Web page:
Building large-scale VLANs to support IaaS services is every data center designer’s nightmare and the low number of VLANs supported by some data center gear is not helping anyone. However, as Anonymous Coward pointed out in a comment to my Building a Greenfield Data Center post, service providers have been building very large (and somewhat stable) layer-2 transport networks for years. It does seem like someone is trying to reinvent the wheel (and/or sell us more gear).
A few disclaimers and caveats first:
The service providers don’t care about the end-to-end stability of your network. They provide you with a (hopefully stable) L2 transport you’ve asked for and limit your flooding bandwidth (be it broadcasts, multicasts or unknown unicasts). If you’re smart and connect routers to the L2 transport network, you’ll have a working solution (or not – just ask Greg Ferro about VPLS services). If you bridge your sites across a L2 transport network, you’ll eventually get a total network meltdown. In the data center, we don’t have the luxury of ignoring how well the servers or applications work.
Stable large L2 networks are hard to engineer. I’ve been talking with a great engineer who actually designed and built a large L2 Service Provider network. It took them quite a while to get all the details right (remember: STP was the only game in town) and make the network rock solid.
Connectivity is Service Providers’ core business and gets the appropriate focus and design/implementation budget. Networking in a data center is usually considered to be a minor (and always way too expensive) component.
However, regardless of the differences between service provider transport networks and data center networks, what we’re trying to do in every data center that offers IaaS services relying on dumb layer-2 hypervisor switches has been done numerous times in another industry. I know that learning from others never equals the thrills of figuring it all out on your own and that networking vendors need a continuous stream of reasons to sell you more (and different) boxes ... but maybe we should stop every now and then, look around, figure out whether someone else has already solved the problem that’s bothering us, and benefit from their experience.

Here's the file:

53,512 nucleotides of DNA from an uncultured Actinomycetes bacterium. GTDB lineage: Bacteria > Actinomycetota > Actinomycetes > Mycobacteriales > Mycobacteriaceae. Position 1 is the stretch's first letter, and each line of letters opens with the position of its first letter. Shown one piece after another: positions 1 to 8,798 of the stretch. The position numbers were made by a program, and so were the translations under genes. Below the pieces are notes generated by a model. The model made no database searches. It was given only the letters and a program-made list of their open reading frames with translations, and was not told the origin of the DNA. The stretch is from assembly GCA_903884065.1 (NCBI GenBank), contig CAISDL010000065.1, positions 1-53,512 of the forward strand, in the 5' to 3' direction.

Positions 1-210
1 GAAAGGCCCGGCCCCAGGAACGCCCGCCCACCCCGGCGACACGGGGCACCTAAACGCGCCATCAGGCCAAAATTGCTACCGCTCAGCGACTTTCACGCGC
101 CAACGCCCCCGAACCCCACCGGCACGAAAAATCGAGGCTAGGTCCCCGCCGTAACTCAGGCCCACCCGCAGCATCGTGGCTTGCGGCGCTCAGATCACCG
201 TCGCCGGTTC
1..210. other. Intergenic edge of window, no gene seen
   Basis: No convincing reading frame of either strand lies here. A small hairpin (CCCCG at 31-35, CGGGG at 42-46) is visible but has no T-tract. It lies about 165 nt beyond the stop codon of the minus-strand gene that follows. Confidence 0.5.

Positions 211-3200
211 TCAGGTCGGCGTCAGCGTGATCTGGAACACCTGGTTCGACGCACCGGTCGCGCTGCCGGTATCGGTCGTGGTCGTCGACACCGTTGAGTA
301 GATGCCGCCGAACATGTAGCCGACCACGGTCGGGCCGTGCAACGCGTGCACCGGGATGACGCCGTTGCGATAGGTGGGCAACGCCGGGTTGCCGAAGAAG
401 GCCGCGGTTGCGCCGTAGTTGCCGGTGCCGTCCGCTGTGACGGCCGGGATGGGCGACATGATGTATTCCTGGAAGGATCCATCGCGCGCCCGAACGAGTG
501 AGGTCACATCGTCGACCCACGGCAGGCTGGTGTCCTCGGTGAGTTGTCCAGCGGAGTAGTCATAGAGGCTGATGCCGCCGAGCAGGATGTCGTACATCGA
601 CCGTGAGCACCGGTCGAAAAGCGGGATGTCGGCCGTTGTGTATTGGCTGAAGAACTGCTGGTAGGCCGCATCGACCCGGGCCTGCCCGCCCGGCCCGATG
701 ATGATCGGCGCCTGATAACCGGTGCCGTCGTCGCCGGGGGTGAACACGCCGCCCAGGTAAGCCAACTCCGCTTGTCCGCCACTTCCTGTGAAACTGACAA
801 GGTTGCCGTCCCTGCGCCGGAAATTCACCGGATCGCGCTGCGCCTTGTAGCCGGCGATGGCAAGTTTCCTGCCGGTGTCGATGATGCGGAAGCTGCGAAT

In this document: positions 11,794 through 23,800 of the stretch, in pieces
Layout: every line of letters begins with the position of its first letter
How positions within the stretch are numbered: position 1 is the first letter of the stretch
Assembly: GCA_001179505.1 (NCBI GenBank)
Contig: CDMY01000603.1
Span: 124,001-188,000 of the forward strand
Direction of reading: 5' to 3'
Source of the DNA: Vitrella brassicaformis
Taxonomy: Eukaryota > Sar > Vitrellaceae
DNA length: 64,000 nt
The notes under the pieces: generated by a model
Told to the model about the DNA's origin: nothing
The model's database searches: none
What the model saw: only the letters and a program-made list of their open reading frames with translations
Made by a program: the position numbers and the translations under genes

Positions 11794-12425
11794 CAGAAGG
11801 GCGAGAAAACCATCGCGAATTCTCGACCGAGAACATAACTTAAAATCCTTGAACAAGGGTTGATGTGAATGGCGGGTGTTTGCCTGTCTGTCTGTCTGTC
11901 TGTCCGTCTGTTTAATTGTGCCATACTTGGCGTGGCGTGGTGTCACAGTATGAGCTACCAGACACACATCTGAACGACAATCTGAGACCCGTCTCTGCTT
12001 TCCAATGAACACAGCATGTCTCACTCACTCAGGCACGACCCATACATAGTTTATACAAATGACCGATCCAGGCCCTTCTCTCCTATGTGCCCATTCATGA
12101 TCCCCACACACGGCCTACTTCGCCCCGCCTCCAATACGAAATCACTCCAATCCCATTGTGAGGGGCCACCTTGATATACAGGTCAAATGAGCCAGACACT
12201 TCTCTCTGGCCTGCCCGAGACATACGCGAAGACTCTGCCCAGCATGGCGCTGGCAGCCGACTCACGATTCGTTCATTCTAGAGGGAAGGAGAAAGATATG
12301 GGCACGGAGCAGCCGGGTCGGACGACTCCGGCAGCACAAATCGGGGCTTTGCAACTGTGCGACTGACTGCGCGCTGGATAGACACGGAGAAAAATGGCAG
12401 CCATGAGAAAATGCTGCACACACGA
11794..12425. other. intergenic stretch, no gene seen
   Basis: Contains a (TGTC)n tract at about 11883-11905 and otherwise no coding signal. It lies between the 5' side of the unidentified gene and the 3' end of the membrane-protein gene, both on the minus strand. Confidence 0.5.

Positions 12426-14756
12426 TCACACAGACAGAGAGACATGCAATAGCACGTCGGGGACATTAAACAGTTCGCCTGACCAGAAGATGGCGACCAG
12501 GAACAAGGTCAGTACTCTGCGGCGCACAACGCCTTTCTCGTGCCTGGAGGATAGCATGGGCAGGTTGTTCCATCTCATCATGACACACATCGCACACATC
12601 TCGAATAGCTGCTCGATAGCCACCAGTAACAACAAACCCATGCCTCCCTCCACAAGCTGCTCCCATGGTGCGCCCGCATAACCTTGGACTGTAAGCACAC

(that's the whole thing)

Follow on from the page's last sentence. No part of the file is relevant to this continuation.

Kurt Bales did exactly that a few days ago – trying to solve multi-tenancy issues that exceeded VLAN limitations of Nexus 5000, he decided to use service provider gear in his data center network. I know he was cheating – he has Service Provider background – but you should read his excellent post (several times) and if you agree with his approach, start looking around – explore what the service providers are doing, what the SP networking gear is capable of doing, and start talking to the vendors that were traditionally strong in L2 service provider market ... or you might decide to wait a few months for L3-encapsulating hypervisor switches (and as soon as Martin Casado is willing to admit what they’re doing I’ll be more than happy to blog about it).